|Amendment 25||Presidential Succession and Disability||255|
|Amendment 26||Suffrage for Young People||260|
|Amendment 27||Limiting Congressional Pay Raises||261|
|To Decide for Ourselves What Freedom Is||263|
Most Helpful Customer Reviews
I am a lawyer and Consitutional scholar. I have given several speeches on the origins and history of the constitution. I have looked for years for a good primmer which puts the basic language of the Constitution into historical context and traces the Supreme Court's interpretion and treatment of that language. One can then easily go on if necessary to find more indepth treatment of that language in the actual decisions of the court or in the progeny of the landmark decisions. The recent Heller decision is a good illustration. There is sparce mention of the Second ammendment in the history of the Constituion or in court decisions handed down since the ratification of the Bill of Rights. For many years a dabate raged over whether that Amendment established a private right to bear arms or whether the right only existed in the context of a Militia. While this book was copywrited in 2003, prior to the Heller decision, it's analysis as to what to anticipate in Heller was right on. This is the "little" book I have been looking for for years.
What a great book. Linda Monk really breaks things down bit by bit, Article by Article, and Amendment by Amendment. What I liked best was the use of Supreme Court decisions on Constitutional interpretation. While this may seem a logial step, outside of the legal community, many Americans may not really think about it. To have them in something outside of law school textbook and in something meant for everyone is exceptional. A really good feature, as well, is the use of sidebars and quotations of prominent Americans. They put things in context.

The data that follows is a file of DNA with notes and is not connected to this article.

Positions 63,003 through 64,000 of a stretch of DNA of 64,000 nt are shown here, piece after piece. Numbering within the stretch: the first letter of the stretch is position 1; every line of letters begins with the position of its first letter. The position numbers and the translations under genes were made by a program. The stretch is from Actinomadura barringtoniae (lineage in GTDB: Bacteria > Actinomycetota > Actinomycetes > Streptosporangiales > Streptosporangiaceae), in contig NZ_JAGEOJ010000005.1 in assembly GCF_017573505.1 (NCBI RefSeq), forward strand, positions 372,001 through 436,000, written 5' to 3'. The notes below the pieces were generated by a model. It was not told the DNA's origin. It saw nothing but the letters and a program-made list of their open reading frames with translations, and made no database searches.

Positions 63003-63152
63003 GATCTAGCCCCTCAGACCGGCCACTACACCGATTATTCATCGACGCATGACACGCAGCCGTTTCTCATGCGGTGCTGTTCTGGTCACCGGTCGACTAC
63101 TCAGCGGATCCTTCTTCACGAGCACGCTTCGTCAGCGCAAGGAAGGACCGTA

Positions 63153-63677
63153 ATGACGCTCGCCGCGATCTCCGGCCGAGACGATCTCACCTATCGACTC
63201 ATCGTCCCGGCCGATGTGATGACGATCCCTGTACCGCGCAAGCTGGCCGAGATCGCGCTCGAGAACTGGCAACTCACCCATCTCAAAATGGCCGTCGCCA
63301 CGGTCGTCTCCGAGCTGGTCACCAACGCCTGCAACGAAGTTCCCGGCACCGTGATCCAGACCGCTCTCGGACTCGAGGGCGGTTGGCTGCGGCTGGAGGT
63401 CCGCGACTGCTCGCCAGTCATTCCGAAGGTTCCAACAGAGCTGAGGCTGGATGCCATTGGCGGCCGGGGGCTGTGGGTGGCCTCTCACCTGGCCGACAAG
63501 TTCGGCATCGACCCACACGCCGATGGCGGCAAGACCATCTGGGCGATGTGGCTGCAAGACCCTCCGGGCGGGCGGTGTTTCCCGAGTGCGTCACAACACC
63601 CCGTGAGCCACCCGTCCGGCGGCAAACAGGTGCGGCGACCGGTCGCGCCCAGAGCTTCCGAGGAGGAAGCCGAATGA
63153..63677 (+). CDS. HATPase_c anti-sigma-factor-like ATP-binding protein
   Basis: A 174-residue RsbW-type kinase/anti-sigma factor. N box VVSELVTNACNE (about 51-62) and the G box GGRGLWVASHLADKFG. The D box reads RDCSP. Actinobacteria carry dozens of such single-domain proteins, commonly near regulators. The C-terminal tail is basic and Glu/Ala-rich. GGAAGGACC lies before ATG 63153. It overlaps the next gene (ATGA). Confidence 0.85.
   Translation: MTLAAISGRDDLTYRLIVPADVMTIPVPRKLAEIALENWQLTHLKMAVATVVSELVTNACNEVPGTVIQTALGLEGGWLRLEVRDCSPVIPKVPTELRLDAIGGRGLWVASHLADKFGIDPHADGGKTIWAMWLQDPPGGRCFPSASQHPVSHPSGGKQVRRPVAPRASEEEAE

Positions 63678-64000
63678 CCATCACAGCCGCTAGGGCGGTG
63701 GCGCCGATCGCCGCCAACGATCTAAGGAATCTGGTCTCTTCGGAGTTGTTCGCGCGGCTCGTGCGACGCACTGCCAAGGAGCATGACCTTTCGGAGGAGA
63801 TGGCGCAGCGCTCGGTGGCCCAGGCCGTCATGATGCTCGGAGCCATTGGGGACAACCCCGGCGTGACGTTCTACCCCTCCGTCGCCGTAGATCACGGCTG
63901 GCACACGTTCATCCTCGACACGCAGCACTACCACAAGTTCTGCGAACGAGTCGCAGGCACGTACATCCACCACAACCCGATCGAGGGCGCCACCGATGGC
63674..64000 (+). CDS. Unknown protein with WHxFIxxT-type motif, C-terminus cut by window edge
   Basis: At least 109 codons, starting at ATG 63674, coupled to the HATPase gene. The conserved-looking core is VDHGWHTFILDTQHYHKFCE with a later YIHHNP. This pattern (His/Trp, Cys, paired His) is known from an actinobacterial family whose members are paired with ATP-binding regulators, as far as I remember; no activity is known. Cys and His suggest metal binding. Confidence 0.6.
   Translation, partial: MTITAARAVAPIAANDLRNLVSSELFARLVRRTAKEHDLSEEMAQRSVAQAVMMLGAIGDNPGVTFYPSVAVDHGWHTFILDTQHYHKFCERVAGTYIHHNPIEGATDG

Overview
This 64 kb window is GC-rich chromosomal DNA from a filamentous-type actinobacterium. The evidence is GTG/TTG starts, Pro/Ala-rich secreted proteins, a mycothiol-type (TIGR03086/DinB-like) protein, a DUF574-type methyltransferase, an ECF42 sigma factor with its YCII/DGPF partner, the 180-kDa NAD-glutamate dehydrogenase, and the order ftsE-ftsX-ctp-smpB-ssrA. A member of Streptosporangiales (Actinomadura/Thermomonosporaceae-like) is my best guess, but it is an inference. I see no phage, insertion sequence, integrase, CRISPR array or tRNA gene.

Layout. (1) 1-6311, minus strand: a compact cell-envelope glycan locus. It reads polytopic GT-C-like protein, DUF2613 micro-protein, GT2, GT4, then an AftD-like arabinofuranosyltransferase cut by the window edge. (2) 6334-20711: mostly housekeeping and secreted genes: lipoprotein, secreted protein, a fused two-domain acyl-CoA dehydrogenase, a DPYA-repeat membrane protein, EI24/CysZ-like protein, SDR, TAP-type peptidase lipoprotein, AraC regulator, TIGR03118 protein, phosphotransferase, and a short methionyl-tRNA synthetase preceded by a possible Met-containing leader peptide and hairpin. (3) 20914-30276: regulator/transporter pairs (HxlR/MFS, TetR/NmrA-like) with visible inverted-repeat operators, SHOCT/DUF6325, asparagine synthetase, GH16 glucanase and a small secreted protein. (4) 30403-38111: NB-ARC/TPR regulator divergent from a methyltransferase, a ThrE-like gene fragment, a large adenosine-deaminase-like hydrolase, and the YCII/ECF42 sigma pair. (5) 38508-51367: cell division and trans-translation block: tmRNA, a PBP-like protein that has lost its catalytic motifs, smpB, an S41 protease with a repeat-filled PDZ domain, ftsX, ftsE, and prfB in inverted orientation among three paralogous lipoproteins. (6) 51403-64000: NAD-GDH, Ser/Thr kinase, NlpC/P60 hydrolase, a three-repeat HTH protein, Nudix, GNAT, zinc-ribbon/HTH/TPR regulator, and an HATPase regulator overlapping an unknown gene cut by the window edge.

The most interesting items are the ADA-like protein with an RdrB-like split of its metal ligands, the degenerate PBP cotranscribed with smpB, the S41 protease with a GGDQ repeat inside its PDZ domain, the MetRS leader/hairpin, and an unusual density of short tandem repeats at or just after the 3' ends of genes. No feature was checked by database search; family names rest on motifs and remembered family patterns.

As a student of the Constitution I have read many books about it over the years. This author takes an entirely new, very liberal view. It is filled with historical inaccuracies and polical-correctnes. My wife bought this for me as a Christmas present. Other than this book, it was a good Chrsitmas.
This author has taken the Liberal view point about the Constitution. She wants more goverment involment in day to day activities of the citizens. She thinks that Clinton was exonerated. This is not an unbiased view of the Constitution.